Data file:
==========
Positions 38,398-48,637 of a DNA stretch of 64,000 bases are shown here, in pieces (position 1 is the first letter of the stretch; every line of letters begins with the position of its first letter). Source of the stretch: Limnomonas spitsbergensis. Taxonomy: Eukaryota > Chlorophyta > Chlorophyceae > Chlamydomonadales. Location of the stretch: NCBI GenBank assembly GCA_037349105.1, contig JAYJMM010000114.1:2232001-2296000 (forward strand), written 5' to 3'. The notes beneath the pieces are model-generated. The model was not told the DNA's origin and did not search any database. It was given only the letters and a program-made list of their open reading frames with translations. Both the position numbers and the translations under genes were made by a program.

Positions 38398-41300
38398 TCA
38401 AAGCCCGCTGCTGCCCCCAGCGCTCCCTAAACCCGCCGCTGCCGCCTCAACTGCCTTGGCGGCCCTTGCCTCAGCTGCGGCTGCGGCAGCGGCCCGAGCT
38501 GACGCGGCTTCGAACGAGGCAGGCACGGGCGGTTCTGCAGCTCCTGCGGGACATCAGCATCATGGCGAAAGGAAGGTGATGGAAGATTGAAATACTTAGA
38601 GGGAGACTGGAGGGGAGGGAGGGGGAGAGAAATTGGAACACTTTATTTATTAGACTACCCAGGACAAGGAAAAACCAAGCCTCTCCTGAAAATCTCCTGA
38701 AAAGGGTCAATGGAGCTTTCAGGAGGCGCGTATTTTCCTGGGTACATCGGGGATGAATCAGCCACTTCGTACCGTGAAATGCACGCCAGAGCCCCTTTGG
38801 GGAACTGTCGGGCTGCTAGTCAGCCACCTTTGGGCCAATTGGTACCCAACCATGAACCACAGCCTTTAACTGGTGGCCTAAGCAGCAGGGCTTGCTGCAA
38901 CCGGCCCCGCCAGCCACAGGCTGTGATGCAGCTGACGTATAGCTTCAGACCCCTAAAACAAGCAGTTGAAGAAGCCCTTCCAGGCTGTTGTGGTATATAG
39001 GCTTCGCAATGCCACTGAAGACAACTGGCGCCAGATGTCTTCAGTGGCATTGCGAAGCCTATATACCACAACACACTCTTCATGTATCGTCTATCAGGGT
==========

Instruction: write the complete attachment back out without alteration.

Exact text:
Positions 38,398-48,637 of a DNA stretch of 64,000 bases are shown here, in pieces (position 1 is the first letter of the stretch; every line of letters begins with the position of its first letter). Source of the stretch: Limnomonas spitsbergensis. Taxonomy: Eukaryota > Chlorophyta > Chlorophyceae > Chlamydomonadales. Location of the stretch: NCBI GenBank assembly GCA_037349105.1, contig JAYJMM010000114.1:2232001-2296000 (forward strand), written 5' to 3'. The notes beneath the pieces are model-generated. The model was not told the DNA's origin and did not search any database. It was given only the letters and a program-made list of their open reading frames with translations. Both the position numbers and the translations under genes were made by a program.

Positions 38398-41300
38398 TCA
38401 AAGCCCGCTGCTGCCCCCAGCGCTCCCTAAACCCGCCGCTGCCGCCTCAACTGCCTTGGCGGCCCTTGCCTCAGCTGCGGCTGCGGCAGCGGCCCGAGCT
38501 GACGCGGCTTCGAACGAGGCAGGCACGGGCGGTTCTGCAGCTCCTGCGGGACATCAGCATCATGGCGAAAGGAAGGTGATGGAAGATTGAAATACTTAGA
38601 GGGAGACTGGAGGGGAGGGAGGGGGAGAGAAATTGGAACACTTTATTTATTAGACTACCCAGGACAAGGAAAAACCAAGCCTCTCCTGAAAATCTCCTGA
38701 AAAGGGTCAATGGAGCTTTCAGGAGGCGCGTATTTTCCTGGGTACATCGGGGATGAATCAGCCACTTCGTACCGTGAAATGCACGCCAGAGCCCCTTTGG
38801 GGAACTGTCGGGCTGCTAGTCAGCCACCTTTGGGCCAATTGGTACCCAACCATGAACCACAGCCTTTAACTGGTGGCCTAAGCAGCAGGGCTTGCTGCAA
38901 CCGGCCCCGCCAGCCACAGGCTGTGATGCAGCTGACGTATAGCTTCAGACCCCTAAAACAAGCAGTTGAAGAAGCCCTTCCAGGCTGTTGTGGTATATAG
39001 GCTTCGCAATGCCACTGAAGACAACTGGCGCCAGATGTCTTCAGTGGCATTGCGAAGCCTATATACCACAACACACTCTTCATGTATCGTCTATCAGGGT